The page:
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Suppose I want a generic abstract tree type and then want to specialize it to create specific types of trees. For example I might have:

sealed abstract class AST[T <: AST[T]] {
    def child : List[T] ;
}

case class LeafAST[T <: AST[T]]( x : Int ) extends AST[T] {
    def child = Nil 
}

case class BranchAST[T <: AST[T]]( left : T, right : T ) extends AST[T] {
    def child = left :: right :: Nil
}

Now I want a specific version that adds a "type" field to each class. So let's introduce a Typed trait.

trait Typed { var ty : Type = NoType }

How can I define specialized versions of the three classes AST, BranchAST and LeafAST that have this trait?

First attempt. Use Scala's type member feature. Type members have to be members of something, hence the object definition

object TypedASTObj {
    type TypedAST = AST[TypedAST] with Typed ;
    type TypedLeafAST = LeafAST[TypedAST] with Typed ;
    type TypedBranchAST = BranchAST[TypedAST] with Typed ;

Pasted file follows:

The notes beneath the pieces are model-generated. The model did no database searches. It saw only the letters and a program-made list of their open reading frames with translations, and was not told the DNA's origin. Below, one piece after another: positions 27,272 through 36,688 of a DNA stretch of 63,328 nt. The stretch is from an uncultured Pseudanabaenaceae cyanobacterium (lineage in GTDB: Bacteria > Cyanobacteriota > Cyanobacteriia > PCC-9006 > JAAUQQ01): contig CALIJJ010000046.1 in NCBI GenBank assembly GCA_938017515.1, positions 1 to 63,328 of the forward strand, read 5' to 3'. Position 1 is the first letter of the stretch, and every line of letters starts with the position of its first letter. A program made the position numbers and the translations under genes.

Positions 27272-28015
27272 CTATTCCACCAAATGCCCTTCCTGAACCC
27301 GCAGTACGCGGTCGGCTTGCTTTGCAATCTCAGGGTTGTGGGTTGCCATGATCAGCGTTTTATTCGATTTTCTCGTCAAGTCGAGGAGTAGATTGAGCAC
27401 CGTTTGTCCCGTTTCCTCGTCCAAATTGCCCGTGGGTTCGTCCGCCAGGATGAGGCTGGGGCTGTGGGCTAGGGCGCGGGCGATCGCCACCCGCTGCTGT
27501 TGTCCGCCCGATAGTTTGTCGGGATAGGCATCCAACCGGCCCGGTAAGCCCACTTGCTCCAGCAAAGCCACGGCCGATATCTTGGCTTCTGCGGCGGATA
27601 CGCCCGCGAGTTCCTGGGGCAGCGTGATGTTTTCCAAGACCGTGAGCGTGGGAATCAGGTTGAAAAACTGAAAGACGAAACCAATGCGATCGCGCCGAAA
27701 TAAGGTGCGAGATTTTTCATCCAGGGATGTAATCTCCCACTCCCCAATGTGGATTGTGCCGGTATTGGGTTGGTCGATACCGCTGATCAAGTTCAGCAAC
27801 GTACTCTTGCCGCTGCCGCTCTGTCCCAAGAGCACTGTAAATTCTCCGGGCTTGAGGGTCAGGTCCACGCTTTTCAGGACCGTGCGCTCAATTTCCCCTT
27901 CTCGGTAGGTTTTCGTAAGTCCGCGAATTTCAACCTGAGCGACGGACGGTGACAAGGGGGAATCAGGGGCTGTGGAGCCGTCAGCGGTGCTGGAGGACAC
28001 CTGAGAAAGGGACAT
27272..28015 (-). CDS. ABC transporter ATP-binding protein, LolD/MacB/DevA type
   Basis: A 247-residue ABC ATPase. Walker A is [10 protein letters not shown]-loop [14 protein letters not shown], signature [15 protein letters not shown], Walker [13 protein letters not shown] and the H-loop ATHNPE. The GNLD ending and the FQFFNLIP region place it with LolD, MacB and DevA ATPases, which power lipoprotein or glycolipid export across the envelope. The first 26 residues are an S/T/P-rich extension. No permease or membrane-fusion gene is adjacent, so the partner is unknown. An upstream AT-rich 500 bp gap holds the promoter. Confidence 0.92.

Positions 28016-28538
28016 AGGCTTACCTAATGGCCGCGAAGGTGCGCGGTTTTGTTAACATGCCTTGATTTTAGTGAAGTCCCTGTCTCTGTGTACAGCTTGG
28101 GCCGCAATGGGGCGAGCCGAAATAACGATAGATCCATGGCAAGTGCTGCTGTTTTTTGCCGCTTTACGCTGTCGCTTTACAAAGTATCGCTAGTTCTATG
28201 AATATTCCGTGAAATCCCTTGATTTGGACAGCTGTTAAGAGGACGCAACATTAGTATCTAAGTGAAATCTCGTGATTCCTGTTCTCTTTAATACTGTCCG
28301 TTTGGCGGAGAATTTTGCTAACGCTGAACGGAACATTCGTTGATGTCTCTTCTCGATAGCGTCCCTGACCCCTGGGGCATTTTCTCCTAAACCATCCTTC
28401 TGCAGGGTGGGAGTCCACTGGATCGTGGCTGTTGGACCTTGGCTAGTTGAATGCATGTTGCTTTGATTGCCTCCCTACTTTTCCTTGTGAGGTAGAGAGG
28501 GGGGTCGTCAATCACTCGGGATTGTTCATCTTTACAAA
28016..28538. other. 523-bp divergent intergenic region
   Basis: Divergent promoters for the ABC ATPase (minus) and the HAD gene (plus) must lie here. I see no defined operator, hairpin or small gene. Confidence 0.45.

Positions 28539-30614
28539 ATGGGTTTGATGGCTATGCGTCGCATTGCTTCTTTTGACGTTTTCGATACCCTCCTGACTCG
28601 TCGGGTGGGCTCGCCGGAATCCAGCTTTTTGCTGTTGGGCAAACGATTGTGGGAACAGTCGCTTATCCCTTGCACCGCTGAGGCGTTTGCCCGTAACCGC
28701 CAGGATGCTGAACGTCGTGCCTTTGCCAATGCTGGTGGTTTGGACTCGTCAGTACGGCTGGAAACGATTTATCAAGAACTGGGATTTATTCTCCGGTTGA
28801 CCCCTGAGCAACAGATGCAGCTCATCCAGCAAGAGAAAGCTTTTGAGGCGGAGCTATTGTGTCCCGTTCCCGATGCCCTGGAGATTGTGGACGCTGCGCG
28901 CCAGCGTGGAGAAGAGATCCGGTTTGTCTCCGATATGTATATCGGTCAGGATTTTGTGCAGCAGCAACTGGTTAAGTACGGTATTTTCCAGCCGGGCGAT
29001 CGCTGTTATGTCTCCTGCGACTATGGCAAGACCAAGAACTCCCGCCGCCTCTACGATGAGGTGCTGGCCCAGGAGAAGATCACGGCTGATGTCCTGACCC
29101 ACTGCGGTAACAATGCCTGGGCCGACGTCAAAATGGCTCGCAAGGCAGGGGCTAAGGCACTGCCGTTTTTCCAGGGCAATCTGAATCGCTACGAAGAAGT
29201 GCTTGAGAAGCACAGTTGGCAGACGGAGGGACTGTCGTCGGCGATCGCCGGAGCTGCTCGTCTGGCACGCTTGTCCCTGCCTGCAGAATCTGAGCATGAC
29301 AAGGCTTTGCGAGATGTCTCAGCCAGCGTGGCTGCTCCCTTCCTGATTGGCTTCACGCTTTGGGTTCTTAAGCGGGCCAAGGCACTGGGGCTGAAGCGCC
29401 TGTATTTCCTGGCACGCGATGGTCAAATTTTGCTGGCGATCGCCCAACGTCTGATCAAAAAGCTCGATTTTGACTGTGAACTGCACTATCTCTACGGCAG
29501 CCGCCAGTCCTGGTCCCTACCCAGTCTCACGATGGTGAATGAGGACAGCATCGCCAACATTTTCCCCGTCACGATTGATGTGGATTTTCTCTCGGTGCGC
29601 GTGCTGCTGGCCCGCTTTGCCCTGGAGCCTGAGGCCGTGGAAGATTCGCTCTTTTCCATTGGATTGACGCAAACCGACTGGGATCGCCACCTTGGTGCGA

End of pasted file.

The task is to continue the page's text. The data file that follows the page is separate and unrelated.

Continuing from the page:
}

This gives an error "illegal cyclic reference involving type TypedAST".

Second attempt. This time I start a new file and put in

abstract sealed trait TypedAST extends AST[TypedAST] with Typed ;

case class TypedLeafAST( override val x : Int ) extends LeafAST[TypedAST](x) with TypedAST{ }

case class TypeBranchAST( override val left : TypedAST, override val right : TypedAST ) extends BranchAST[TypedAST](left, right) with TypedAST { }

But of course this gives an error "illegal inheritance from sealed class AST" because TypedAST extends a sealed class AST that is defined in another file. I don't really want to inherit from AST anyway;2 what I want to do is to specialize it. Inheritance is just a means to the end. (By the way, I'm not really sure that a sealed trait is what I want here anyway. The reason I made it a trait rather than a class is that TypedLeafAST needs to extend both TypedAST and LeafAST.)

I'm using both Scala 2.9.1 and 2.9.2.

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1  
What do you mean by "specialize" the type? How do you intend to use it? –  Daniel C. Sobral Oct 16 '11 at 5:30
    
Specialize as in to create nongeneric types from generic types. For example SeqInt is a specialization of Seq if you declare type SeqInt = Seq[Int]. Unfortunately because of circularity, the compiler does not like my first attempt, which is along this line. The "second attempt" almost works if you remove the sealed keyword from AST. The problems then are (a) that one loses the warnings when cases are missing and (b) the sealed keyword on TypedAST does not have the desired effect of creating warnings for missing cases. –  Theodore Norvell Oct 16 '11 at 17:05

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